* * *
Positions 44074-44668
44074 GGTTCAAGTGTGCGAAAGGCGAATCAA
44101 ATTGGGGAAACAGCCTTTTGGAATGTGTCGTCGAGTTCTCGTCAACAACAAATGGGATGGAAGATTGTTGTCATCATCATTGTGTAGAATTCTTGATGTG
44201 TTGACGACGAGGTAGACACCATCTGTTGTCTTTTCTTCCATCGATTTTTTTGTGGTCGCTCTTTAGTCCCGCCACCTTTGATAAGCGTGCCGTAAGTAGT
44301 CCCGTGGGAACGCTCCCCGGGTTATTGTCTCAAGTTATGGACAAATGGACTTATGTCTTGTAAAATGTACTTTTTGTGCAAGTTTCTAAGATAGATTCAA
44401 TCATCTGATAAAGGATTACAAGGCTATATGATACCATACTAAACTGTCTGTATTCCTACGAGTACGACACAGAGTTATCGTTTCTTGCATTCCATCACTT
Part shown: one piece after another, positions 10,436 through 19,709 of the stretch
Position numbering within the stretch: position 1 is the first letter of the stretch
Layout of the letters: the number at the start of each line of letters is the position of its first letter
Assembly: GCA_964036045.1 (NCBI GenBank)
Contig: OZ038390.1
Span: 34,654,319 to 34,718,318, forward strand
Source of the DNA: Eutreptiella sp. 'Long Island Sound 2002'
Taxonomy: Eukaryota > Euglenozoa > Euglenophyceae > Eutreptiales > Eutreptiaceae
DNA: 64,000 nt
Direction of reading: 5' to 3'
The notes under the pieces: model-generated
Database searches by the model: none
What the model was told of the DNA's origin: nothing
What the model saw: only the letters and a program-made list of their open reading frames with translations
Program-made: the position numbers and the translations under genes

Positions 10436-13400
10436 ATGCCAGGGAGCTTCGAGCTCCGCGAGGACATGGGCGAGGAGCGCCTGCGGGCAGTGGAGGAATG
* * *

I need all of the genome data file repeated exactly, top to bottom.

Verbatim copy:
Positions 44074-44668
44074 GGTTCAAGTGTGCGAAAGGCGAATCAA
44101 ATTGGGGAAACAGCCTTTTGGAATGTGTCGTCGAGTTCTCGTCAACAACAAATGGGATGGAAGATTGTTGTCATCATCATTGTGTAGAATTCTTGATGTG
44201 TTGACGACGAGGTAGACACCATCTGTTGTCTTTTCTTCCATCGATTTTTTTGTGGTCGCTCTTTAGTCCCGCCACCTTTGATAAGCGTGCCGTAAGTAGT
44301 CCCGTGGGAACGCTCCCCGGGTTATTGTCTCAAGTTATGGACAAATGGACTTATGTCTTGTAAAATGTACTTTTTGTGCAAGTTTCTAAGATAGATTCAA
44401 TCATCTGATAAAGGATTACAAGGCTATATGATACCATACTAAACTGTCTGTATTCCTACGAGTACGACACAGAGTTATCGTTTCTTGCATTCCATCACTT
Part shown: one piece after another, positions 10,436 through 19,709 of the stretch
Position numbering within the stretch: position 1 is the first letter of the stretch
Layout of the letters: the number at the start of each line of letters is the position of its first letter
Assembly: GCA_964036045.1 (NCBI GenBank)
Contig: OZ038390.1
Span: 34,654,319 to 34,718,318, forward strand
Source of the DNA: Eutreptiella sp. 'Long Island Sound 2002'
Taxonomy: Eukaryota > Euglenozoa > Euglenophyceae > Eutreptiales > Eutreptiaceae
DNA: 64,000 nt
Direction of reading: 5' to 3'
The notes under the pieces: model-generated
Database searches by the model: none
What the model was told of the DNA's origin: nothing
What the model saw: only the letters and a program-made list of their open reading frames with translations
Program-made: the position numbers and the translations under genes

Positions 10436-13400
10436 ATGCCAGGGAGCTTCGAGCTCCGCGAGGACATGGGCGAGGAGCGCCTGCGGGCAGTGGAGGAATG